Filthy Food: The gross things legally allowed in everyday food items might surprise you

The produce with the most -- and least -- pesticide residue

If you just ate, you might want to come back and read this later -- this story might not sit well with your stomach.

It’s an unspoken fact that there is no way to get rid of all the creatures that might hitch a ride along the food processing chain, which is why the Food and Drug Administration has set standards to keep food defects at a minimum.

But a shocking amount of “filth” is legally allowed in your food.


The coffee beans you grind can have an average of 10 milligrams or more of animal “waste” per pound.

On top of that, as much as 4% of coffee beans are allowed to be insect-infested or moldy.

Your orange juice can contain as much as 10% mold -- and one or more maggots per cup.



Peanut butter is one of the most controlled foods on the FDA’s list. Even with that an average of one or more rodent hairs and 30 insect fragments are allowed for every 100 grams, which is 3.5 ounces.

That means a 2-tablespoon peanut butter sandwich might have about eight insect fragments.

If you like PB&J, you should know that jelly is less regulated and can have five whole insects in every 3.5 ounces.

You’ll also want to inspect your strawberries. Anyone who has had a moldy batch knows this is an issue and that’s because berries can have an average mold count of 45% or more.



Every 16-ounce box of spaghetti can have 450 insect parts and nine rodent hairs.

And a 16-ounce jar of tomato sauce can have two whole maggots.

If you like to add a little spice, keep in mind that a lot goes into the grinder. For example, crushed oregano can contain 300 or more insect bits for every 10 grams. That means for an average family-sized bottle of oregano, there are potentially 15,000 bug bits.

If all of this makes you feel like you’re never going to eat again, that’s understandable.

But the FDA wants people to know that this is something that it is policing. The agency has determined these levels are safe for humans to eat, and it also encourages food makers to stay far below these levels.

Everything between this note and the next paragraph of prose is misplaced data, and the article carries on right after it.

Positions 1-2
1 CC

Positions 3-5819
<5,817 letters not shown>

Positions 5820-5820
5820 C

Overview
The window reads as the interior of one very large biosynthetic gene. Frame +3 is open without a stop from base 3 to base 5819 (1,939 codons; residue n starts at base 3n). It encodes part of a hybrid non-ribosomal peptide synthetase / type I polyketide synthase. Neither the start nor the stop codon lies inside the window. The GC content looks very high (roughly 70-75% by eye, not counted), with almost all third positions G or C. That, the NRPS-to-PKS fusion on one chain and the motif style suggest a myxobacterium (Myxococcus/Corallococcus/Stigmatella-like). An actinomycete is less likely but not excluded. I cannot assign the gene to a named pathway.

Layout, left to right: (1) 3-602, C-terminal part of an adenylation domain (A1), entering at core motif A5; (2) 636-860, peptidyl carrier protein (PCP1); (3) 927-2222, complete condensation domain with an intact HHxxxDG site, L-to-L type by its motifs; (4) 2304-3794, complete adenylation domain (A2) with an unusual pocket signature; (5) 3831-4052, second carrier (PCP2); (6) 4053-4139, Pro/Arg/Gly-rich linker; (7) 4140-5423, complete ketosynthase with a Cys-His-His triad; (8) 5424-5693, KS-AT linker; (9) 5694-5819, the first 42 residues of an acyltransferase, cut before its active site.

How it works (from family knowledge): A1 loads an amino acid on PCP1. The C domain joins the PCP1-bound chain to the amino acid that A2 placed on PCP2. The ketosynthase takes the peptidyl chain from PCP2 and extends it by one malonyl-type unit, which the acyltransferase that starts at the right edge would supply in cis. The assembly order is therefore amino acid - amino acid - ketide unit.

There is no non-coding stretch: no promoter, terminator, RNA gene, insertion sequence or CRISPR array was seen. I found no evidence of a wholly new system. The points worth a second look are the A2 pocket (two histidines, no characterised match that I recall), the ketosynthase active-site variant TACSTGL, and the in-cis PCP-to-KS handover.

Too many bug parts in a product can be a sign that there’s something wrong in the manufacturing process, but finding absolutely no insects can be a sign of something else.

Nearly 75% of non-organic fresh produce in the U.S. contains residue from potentially harmful pesticides.

Each year, the Environmental Working Group puts out a list of the dozen types of produce with the most pesticides.

At the top of the list is strawberries. More than 90% of strawberry samples tested positive for residues from two or more pesticides and some 30% had residues from 10 or more products.

Even after being rinsed in the field and washed before eating, strawberries can still be contaminated.

Also at the top of the list: spinach, kale, peaches and pears.

Kale, collard and mustard greens, as well as hot peppers and bell peppers, had the most total pesticides detected of any crop.

New on this year’s list were blueberries and green beans. Both crops tested positive for “troubling” concentrations of “organophosphate insecticides,” which can harm the human nervous system.

Several green bean samples also tested positive for a pesticide the EPA banned more than 10 years ago.

The group also has a list of “clean produce.”

At the top of that list:

  • Avocados
  • Sweet corn
  • Pineapple
  • Onions
  • Papaya

More than half of the fruits on this list showed no detectable pesticide residue.

The EWG said that while most pesticide residues found by federal regulators fall below government limits, the legal limits don’t always represent what’s safe for people to eat.

It argues many pesticides still legal in the U.S. have been banned in Europe because of science showing threats to human health and wildlife.

Memorial Day

Kenneth King, a USDA Food Safety and Inspection Service Specialist, joined us on The Morning Show on Wednesday to discuss problems he sees when people are serving and handling food during holiday gatherings -- and when to throw food out and get it in the fridge.

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